Did you know that “citizen militias in the U.S. are moving toward more violent extremism”? So says the cover story in this month’s issue of Scientific American. In a breathtakingly fallacious argument based on one woman’s observations, America’s science periodical has catapulted away from anything remotely scientific to tin foil hat territory. Citing the events of January 6, 2021, SA feverishly tries to make the case that last year’s U.S. Capitol breach was a natural outgrowth of a rapidly growing — and increasingly violent — group of insurrectionists who must be feared.
We should be afraid – very afraid.
Leftist Sociology 101
Sociologist Amy Cooter claims to understand this “violent, extremist movement” after attending three – count them, three – militia events. At one end, Cooter writes, are groups for “grown-up Boy Scouts,” but at the other reside “units that are openly angry, whose members plot violence against government officials and advocate overt white supremacy. Some of the latter stormed the U.S. Capitol on January 6, 2021.”
How does she support this argument that the U.S. Capitol was swarmed by white supremacists? Actually, she doesn’t – but the signs and symbols were all there. (More on that later.) Further, she asserts these “almost exclusively white” activists are steeped in “racist and sexist attitudes.” These extremely violent militiamen also had the audacity to claim, “the insurrection at the Capitol was nothing more than a protest.” What makes them so threatening, pens Cooter, are the “core values of individualism and self-determination,” which have been “reinforced through right-wing news media and Donald Trump’s rhetoric….”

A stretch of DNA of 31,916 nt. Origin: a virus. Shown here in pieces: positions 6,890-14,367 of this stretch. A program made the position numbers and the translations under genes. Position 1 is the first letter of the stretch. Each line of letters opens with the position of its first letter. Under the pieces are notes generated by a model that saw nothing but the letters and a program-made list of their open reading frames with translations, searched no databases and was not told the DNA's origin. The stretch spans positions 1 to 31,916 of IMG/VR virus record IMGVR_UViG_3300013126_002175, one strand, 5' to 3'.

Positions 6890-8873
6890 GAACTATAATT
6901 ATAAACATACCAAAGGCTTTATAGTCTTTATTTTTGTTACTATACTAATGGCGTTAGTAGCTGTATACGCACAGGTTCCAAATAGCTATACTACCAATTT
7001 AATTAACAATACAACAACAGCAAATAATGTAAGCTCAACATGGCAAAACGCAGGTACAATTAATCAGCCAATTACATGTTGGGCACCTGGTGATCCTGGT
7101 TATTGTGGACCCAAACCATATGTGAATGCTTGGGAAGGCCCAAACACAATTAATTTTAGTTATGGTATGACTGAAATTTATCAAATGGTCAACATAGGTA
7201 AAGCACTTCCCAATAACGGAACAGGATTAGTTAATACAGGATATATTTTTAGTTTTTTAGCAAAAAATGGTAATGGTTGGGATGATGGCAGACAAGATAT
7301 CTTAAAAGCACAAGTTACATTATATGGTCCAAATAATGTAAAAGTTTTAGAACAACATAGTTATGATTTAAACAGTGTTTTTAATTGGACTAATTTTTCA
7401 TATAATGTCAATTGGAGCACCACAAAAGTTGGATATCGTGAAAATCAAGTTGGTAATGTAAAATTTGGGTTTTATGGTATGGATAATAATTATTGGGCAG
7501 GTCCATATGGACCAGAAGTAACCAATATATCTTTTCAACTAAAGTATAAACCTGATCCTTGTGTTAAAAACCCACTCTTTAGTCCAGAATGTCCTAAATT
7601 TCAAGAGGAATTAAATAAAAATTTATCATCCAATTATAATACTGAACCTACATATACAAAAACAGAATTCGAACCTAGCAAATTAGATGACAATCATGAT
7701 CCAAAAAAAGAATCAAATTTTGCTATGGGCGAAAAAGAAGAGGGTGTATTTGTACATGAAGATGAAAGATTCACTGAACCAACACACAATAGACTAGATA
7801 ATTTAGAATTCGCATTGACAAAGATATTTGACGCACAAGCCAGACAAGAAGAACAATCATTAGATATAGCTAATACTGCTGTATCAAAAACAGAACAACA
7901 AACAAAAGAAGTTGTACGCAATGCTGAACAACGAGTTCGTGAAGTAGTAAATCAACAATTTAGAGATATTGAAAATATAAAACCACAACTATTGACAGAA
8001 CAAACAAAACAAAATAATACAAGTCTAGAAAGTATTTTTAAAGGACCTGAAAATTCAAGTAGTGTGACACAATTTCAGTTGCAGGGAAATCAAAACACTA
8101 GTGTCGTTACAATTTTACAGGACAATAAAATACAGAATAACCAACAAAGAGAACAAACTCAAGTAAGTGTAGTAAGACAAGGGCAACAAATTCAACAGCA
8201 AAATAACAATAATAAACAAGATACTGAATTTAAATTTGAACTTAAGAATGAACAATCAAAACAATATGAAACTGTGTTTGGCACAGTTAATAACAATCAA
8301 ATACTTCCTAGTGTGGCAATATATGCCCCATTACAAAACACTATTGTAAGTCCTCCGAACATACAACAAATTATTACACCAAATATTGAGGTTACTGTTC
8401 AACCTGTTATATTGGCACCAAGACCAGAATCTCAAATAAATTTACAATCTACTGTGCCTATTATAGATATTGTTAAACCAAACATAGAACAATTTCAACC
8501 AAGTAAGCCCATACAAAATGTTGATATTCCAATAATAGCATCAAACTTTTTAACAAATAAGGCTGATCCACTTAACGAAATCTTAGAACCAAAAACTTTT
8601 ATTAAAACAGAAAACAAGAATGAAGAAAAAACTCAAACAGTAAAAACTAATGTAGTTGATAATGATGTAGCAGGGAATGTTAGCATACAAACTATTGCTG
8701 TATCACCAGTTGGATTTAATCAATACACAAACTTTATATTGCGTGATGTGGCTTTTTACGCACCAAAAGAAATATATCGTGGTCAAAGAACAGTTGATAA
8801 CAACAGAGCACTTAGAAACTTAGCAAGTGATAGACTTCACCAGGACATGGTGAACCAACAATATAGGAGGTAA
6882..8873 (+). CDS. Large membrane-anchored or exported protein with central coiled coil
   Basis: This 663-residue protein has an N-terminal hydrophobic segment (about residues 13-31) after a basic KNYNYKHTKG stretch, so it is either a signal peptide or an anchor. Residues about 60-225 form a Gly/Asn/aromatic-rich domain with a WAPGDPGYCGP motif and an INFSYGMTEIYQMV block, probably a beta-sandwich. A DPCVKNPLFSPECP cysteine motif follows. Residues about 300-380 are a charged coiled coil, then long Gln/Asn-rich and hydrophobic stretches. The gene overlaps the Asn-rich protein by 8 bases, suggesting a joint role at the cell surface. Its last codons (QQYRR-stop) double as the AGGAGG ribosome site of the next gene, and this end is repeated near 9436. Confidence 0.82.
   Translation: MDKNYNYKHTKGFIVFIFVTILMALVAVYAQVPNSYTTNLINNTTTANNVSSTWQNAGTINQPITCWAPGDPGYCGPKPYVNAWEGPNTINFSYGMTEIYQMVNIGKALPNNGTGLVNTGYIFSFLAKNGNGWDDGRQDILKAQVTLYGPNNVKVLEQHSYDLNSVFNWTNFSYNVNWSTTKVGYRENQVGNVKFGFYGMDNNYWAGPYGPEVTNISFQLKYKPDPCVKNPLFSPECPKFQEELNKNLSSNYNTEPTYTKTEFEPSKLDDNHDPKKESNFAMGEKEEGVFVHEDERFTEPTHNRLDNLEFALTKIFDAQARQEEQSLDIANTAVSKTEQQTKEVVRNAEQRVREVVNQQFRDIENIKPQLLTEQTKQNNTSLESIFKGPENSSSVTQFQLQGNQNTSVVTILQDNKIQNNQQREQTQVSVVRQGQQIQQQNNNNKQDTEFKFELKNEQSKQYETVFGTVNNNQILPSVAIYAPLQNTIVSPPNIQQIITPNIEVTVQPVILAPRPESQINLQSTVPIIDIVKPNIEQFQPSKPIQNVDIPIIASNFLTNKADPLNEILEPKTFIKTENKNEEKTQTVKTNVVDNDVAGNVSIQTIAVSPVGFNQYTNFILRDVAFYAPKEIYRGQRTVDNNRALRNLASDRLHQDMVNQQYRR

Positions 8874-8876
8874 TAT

Ms. Cooter maintains these terrifying people “look to the American Revolution as their ideal historical moment and view the Founding Fathers as nearly impeccable paragons whose perceived individualism, fearlessness and rebellion should be emulated today.” Worse still, their conversations are littered with words like “Founding Fathers” and “Constitution.”
Oh, the horror of such offensive language.
These extremely violent militiamen are the ideological brothers of those who plotted “to kidnap Governor Gretchen Whitmer in retaliation for a perceived failure to uphold individual liberties.” Yes, the very same case that is on the precipice of being thrown out of court, in which the Justice Department has indicated they will not be testifying, and, in the end, may come down to a textbook case of entrapment.
The left has a convenient way to identify militia members with “xenophobic attitudes” by watching for a series of signs and symbols. It is a loosely assembled handbook that can be consulted to pinpoint these deranged, malevolent individuals.
The Conversation, whose website subtitle boasts “academic rigor, journalistic flair,” contains a lengthy article naming these “symbols of white supremacy.” The top five include the Confederate Flag, the yellow Gadsden flag (Don’t tread on me), and the former flag of South Vietnam. Other classic markers include Norse mythology symbols – obviously referring to Jake Angeli, the man in the horned Norse hat famously pictured in the U.S. Capitol Building on January 6, 2021.